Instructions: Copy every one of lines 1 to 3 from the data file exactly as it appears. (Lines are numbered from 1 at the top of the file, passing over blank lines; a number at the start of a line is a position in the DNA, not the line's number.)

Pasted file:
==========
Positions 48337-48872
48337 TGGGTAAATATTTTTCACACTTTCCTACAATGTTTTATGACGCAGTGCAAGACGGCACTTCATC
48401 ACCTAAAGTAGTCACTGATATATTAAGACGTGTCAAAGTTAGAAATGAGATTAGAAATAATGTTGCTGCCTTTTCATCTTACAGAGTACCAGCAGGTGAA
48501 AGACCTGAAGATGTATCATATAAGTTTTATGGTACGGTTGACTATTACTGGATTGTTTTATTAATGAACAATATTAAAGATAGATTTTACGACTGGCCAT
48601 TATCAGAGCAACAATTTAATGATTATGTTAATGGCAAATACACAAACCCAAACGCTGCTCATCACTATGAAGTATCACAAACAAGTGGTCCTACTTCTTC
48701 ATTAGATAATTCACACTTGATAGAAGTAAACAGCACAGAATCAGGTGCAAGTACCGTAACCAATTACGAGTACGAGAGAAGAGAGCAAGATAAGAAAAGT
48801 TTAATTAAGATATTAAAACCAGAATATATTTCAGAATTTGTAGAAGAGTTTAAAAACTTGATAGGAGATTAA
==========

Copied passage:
Positions 48337-48872
48337 TGGGTAAATATTTTTCACACTTTCCTACAATGTTTTATGACGCAGTGCAAGACGGCACTTCATC
48401 ACCTAAAGTAGTCACTGATATATTAAGACGTGTCAAAGTTAGAAATGAGATTAGAAATAATGTTGCTGCCTTTTCATCTTACAGAGTACCAGCAGGTGAA